For each column, I cut a length of wire to go from the top row to the bottom and then used a wire stripper to remove some of the insulation. Here’s the board after adding the first column wire: First column

After adding all the column wires, I soldered the diodes to the switches and to each other. Having one of those helping hands tools helps out immensely here. Here’s how it looked after doing the first row:

First row

All rows complete:

All rows done

Adding the microcontroller

The microcontroller for the keyboard is a Pro Micro, which has a Micro USB port on it. I first soldered wires onto the microcontroller before connecting them to the keyboard.

Soldering wires to the Pro Micro

All wires on Pro Micro

It’s easier to make the wires longer than needed, so you can move the microcontroller around a bit to figure out the best place for it.

Microcontroller installed

USB adapter and reset switch

Next, I created a Micro USB to Mini USB adapter. I took a Micro USB cable, shaved off all of the insulation on it and soldered it to a female Mini USB receptacle I had (free sample from Molex acquired many years ago). I hot glued the Mini USB receptacle to cutout in the case. I also added a reset switch for the microcontroller, which is needed for reflashing it with new firmware. Kind of a crap ass job with the yellow electrical tape here, but whatever, it works.

USB and reset switch

Before closing up the case, I added some memory foam to help dampen noise from the switches and to prevent the top layer of the keyboard from flexing. I got a free sample of memory foam from Tempur-Pedic.

Closed bottom and foam

Programming the keyboard layout

I’ve figured out where I want most of the keys already for the main layer, still trying to feel out where I want to put the various modifier keys. I also still need to figure out what keys to place on the other layers. Here’s my work in progress layout.

For the firmware, I used the QMK firmware, which was not too hard to setup. I created my own fork to add in a 5x13 layout since there wasn’t one in there. The tricky part was trying to figure out how to flash the Pro Micro, as the firmware is mainly setup to flash the Teensy 2.0 microcontroller. I had to convert the pinouts to the Pro Micro and use AVRDUDE to flash it.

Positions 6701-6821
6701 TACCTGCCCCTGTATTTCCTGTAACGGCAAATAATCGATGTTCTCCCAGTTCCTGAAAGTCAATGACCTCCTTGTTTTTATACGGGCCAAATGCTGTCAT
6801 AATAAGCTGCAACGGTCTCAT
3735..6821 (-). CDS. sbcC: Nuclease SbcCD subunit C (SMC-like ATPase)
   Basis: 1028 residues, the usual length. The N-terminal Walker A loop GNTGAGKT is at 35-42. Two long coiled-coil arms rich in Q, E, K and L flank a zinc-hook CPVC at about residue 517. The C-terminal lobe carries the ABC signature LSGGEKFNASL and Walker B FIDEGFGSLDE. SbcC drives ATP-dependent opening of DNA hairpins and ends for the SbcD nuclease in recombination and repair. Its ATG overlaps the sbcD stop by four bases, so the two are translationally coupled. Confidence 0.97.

Here’s the final result!

Final keyboard

I tried my best to make the keycaps look like one of my favorite characters from ATHF, Ignignokt:


After putting everything together and using the keyboard, turns out there’s a couple of things that annoy me about it. First, the combination of SA keycaps and stock brown switches makes the keys too easy to press. Second, I’ve now realized that I prefer my spacebar to just be a 1u key, instead of a 2u key, since I only hit the spacebar with my left thumb.

I’ll swap out the stock Gateron brown springs with heavier ones at some point, but that’s going to be a bit of a pain. Despite having the top layer cut with switch slots that allow the switch top to be removed, the way I hot glued the switches prevents the top from being removed. I’ll have to remove all the glue on the left and right sides of the switches.

As for the ortholinear layout of the keys, as opposed to the normal staggered layout you normally see, it did take some getting used to the bottom row of letters. There is a bit of an adjustment phase to press the C, V, B, N, and M keys correctly, which seems to be a common problem from what I heard, but it took me about a week to get used to it. I regularly switch between ortholinear and staggered layout keyboards, and I haven’t had a problem going back and forth.